The Miscellaneous Works of Oliver Goldsmith, Band 3

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Inhalt

The story of the Chinese Matron
57
Some account of the republic of letters
63
The natural rise and decline of kingdoms
85
The character of the man in black with
89
The history of the man in black
93
On the great numbers of old maids
101
The proceedings of the club of authors
108
The perfection of the Chinese in the
115
The manner of writing among the Chi
122
Of the present ridiculous passion of
128
A continuance of his correspondence
135
The Chinese philosopher praises
143
The English still have pocis though
152
The behaviour of the congregation in St Pauls
155
An apostrophe on the supposed death
163
The ardour of the people of London
171
Misery best relieved by dissipation
181
The fairy tale continued
189
A Booksellers visit to the Chinese
197
The absurd taste for obscene and pert novels
206
His character continued with that of his wife his house and furniture
214
The difficulty of rising in I terary reputation without intrigue or riches
221
The Chinese Philosophers son escapes with the beautiful captive from slavery
230
The history of the beautiful captive
233
Proper lessons to a youth entering the world with fables suited to the occasion
239
An authentic history of Catharina Alexowna wife of Peter the Great
243
The rise or the decline of literature not de pendant on man but resulting from the vicissitudes of nature
249
The Great exchange happiness for show Their folly in this respect of use to society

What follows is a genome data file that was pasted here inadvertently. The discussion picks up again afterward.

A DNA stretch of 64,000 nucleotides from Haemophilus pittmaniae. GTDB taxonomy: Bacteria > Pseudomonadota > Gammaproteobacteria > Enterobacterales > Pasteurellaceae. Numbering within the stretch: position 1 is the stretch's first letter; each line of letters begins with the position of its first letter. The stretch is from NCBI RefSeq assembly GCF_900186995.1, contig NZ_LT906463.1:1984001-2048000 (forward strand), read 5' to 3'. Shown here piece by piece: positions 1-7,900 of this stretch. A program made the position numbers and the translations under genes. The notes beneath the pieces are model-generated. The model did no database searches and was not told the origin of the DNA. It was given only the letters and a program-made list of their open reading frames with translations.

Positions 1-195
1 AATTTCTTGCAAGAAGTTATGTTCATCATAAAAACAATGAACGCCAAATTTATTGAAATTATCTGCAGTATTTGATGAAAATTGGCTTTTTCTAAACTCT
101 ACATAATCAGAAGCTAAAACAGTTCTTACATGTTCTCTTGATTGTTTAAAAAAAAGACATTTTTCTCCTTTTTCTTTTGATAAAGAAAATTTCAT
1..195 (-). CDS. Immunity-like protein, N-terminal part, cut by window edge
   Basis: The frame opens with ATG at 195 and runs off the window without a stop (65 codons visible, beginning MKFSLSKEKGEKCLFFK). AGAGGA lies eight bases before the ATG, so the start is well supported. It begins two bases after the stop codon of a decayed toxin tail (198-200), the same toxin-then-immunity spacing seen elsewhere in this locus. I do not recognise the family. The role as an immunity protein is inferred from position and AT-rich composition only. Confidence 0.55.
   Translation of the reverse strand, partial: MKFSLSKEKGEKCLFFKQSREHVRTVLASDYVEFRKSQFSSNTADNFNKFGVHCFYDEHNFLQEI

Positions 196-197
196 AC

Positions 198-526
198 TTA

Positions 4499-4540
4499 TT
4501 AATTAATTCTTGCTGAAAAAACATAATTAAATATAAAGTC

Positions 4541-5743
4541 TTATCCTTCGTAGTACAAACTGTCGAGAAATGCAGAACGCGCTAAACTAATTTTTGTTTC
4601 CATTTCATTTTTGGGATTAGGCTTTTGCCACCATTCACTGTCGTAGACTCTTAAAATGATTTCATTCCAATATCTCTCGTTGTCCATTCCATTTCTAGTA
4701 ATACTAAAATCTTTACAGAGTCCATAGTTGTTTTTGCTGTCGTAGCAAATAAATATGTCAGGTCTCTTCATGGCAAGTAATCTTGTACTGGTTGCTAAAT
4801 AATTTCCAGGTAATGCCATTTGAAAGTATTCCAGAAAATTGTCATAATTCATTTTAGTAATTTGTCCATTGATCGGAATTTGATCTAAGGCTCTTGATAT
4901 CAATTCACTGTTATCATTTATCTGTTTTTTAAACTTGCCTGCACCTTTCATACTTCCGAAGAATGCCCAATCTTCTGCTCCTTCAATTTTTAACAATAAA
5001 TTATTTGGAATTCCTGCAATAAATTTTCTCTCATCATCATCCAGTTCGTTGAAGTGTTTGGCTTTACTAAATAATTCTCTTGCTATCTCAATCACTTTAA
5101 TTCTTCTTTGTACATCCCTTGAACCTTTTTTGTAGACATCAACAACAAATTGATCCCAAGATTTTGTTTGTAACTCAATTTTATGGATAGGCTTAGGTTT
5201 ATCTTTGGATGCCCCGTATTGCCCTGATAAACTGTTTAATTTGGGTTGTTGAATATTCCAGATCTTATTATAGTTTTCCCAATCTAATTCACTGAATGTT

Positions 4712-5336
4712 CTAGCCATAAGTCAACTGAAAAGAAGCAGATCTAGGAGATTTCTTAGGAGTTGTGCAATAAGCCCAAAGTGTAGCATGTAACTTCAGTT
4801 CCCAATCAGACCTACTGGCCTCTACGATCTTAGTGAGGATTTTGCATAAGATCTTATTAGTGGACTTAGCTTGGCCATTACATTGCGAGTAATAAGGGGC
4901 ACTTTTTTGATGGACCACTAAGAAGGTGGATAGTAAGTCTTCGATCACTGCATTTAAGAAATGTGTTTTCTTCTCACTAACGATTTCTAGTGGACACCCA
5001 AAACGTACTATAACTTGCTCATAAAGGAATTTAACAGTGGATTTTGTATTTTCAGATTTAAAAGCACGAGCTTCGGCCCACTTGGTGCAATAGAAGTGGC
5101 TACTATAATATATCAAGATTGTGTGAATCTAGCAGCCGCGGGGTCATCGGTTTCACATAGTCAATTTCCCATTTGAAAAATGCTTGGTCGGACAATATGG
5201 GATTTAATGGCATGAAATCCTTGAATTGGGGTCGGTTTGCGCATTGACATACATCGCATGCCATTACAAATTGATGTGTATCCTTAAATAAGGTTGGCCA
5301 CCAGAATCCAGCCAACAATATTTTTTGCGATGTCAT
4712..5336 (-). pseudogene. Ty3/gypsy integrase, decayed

252
The history of a philosophic cobler
255
The difference betwveen love and gratitude
259
The necessity of annusing each other with new books insisted upon
298
an al legory
302
The behaviour of a shopkeeper and his journeyman
306
The French ridiculed after their own manner
309
The preparations of both theatres for a winter campaign
312
The evil tendency of increasing penal laws or enforcing even those already in being with rigour
315
The ladies trains ridiculed
319
The sciences useful in a populous state prejudicial in a barbarous one
322
Some cautions on life taken from a mo dern philosopher of China
328
The anecdotes of several poets who lived and diedin circumstancesof wretchedness
332
The trifling squabbles of stageplayers ridiculed
335
The races of Nenmarket ridiculed The description of a cart race
341
The folly of the Western parts of Eu rope in employing the Russians to fight their bat tles
344
The ladies advised to get husbands A story to this purpose
347
The folly of remote or useless disquisi tions among the learned
352
The English subject to the spleen
356
The influence of climate and soil upon the temper and dispositions of the English
360
The manner in which some philosophers make artificial misery
363
The fondness of some to admire the wri tings of lords c
367
XCIJI The philosophers son is again separated
369
A visit from the little beau The indul
385
Thearts some make use of to appear learned
399
The utility and entertainment which might
413
Some projects for introducing Asiatic employ
422
An election described
430
Against the marriage act A fable
438
Whether love be a natural or fictitious pas
447
On the meanness of the Dutch at
456
On the absurdity of some late English
463
The manner of travellers in their usual
469

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